My "Wall-to-Wall Baseball" cohorts Dave Johnson, Tom Davis and I trekked up to the woods of Monkton, MD after today's show to attend the 3rd Annual Camp Puh'tok Bull Roast. It was a fun time, the food was terrific, and it was well attended.
We end up chatting with all kinds of folks at events like this, and we frequently hear some pretty wild stuff, all of which is quite sincere, but is sometimes a little off the mark. Today we were approached by a gentleman who said "I understand you guys do a great job, but I quit being a baseball fan some years ago..." Really? How'd that happen?
"Well, when I heard that Roger Clemens had started charging for his autograph, I thought it wasn't worth my time."
"That's how all this paid autograph thing started, with Clemens."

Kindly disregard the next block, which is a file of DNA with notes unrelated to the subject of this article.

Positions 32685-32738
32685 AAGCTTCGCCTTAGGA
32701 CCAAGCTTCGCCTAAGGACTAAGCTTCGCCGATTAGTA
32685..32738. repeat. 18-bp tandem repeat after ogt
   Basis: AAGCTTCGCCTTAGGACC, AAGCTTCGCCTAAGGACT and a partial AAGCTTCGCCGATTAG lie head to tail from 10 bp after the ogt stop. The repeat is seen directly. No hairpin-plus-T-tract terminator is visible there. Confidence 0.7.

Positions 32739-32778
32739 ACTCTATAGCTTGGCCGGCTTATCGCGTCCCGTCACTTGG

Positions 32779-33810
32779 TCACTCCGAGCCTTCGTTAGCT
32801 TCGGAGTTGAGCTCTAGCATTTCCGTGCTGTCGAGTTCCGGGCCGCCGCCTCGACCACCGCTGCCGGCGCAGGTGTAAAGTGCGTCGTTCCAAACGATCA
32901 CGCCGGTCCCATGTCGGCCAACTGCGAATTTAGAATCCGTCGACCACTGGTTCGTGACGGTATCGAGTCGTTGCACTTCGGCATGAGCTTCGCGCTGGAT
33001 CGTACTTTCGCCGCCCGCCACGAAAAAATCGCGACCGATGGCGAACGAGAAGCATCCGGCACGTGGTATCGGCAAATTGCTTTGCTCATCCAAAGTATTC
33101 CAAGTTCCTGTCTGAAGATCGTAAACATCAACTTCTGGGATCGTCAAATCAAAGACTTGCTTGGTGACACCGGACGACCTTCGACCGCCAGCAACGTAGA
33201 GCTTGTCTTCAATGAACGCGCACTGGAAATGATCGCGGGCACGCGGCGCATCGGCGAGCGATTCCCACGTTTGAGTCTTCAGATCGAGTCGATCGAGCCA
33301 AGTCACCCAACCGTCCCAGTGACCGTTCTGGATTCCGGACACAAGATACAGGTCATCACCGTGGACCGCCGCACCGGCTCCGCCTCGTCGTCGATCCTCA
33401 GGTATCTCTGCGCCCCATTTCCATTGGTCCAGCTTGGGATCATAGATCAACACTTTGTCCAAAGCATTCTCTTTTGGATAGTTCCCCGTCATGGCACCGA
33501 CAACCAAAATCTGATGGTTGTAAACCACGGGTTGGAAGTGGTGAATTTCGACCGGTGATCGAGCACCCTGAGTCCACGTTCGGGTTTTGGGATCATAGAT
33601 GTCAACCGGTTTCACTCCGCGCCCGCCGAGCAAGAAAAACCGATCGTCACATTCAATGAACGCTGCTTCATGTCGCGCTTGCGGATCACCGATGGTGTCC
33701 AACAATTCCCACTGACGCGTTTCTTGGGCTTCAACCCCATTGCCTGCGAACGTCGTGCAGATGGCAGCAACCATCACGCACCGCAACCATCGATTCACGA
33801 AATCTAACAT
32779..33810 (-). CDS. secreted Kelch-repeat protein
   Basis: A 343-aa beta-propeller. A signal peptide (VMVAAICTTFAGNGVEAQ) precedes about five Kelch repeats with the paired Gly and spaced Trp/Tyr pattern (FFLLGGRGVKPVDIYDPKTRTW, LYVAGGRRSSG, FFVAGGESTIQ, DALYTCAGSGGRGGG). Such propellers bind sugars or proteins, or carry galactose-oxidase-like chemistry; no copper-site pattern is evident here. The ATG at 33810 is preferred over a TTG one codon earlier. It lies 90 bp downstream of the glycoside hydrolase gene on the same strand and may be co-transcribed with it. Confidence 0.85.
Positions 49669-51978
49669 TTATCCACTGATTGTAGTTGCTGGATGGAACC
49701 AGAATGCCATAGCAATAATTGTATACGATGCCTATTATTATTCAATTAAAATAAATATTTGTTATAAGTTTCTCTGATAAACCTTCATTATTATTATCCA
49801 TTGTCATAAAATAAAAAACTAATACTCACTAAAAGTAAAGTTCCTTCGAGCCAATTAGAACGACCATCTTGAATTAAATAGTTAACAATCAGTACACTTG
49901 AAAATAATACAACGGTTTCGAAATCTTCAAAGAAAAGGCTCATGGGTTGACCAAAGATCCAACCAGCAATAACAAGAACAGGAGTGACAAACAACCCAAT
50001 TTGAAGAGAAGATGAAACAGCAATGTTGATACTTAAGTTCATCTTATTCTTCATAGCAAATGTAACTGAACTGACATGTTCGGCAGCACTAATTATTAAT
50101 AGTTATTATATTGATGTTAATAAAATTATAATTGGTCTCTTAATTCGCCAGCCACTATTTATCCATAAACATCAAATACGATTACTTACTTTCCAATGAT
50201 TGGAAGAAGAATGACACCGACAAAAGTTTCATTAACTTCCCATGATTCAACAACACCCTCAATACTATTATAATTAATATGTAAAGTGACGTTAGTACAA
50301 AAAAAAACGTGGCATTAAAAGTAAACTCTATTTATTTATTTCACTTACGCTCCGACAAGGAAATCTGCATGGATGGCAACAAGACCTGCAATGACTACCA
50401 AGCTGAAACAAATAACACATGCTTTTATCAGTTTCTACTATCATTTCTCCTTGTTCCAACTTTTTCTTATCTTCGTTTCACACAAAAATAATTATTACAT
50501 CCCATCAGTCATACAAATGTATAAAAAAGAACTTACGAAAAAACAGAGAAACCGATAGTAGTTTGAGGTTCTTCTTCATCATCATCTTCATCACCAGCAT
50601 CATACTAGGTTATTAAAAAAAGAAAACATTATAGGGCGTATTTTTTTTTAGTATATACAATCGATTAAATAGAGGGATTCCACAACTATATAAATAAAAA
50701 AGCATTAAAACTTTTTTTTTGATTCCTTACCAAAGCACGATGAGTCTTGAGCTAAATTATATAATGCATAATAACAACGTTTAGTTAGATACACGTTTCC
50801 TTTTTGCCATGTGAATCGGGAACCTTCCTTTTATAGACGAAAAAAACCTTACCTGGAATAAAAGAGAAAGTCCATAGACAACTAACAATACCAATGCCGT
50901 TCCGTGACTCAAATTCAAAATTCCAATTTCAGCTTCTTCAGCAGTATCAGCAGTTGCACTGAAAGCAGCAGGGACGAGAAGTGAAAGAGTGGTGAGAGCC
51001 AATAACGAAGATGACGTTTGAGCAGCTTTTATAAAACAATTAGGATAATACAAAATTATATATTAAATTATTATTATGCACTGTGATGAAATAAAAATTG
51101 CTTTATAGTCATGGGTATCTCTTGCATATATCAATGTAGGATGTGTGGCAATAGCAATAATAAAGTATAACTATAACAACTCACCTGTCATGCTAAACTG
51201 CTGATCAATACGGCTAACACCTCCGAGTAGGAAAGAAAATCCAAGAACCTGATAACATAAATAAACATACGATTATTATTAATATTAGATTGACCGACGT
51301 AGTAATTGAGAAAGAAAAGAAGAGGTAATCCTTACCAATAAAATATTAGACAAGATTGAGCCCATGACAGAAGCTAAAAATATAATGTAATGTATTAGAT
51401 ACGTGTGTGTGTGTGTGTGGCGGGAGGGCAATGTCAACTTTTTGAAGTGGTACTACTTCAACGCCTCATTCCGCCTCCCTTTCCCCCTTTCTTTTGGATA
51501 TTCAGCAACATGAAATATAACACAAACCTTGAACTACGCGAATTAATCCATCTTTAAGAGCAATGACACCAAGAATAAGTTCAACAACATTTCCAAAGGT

I took a deep breath and explained that players had been getting paid to sign autographs at memorabilia shows before Clemens was even a professional player, and that it's the promoter of these shows that sets the fee per signature, not the player. I mean, Clemens has done his share of dumb things, but he's blameless for this.
"Really? I heard he charged people at the ballpark." No, actually, the rules prevent players from keeping a cashier handy to make change or run people's credit cards.
I'm guessing he wasn't much of a fan to start with if something like that was keeping him from the sport.
By the way, speaking of collecting, you may have heard that Kirk Gibson - perhaps the most unpleasant major leaguer I ever encountered - is going to auction off the bat that he used to hit his famous 1988 World Series home run. He says he doesn't need the money, and he has his own reasons for doing it. It'll go for a bundle, for sure. The Dodgers would love to have it, but they're going to have to bid like everyone else, despite the fact that they paid for it originally.
Funny how that works.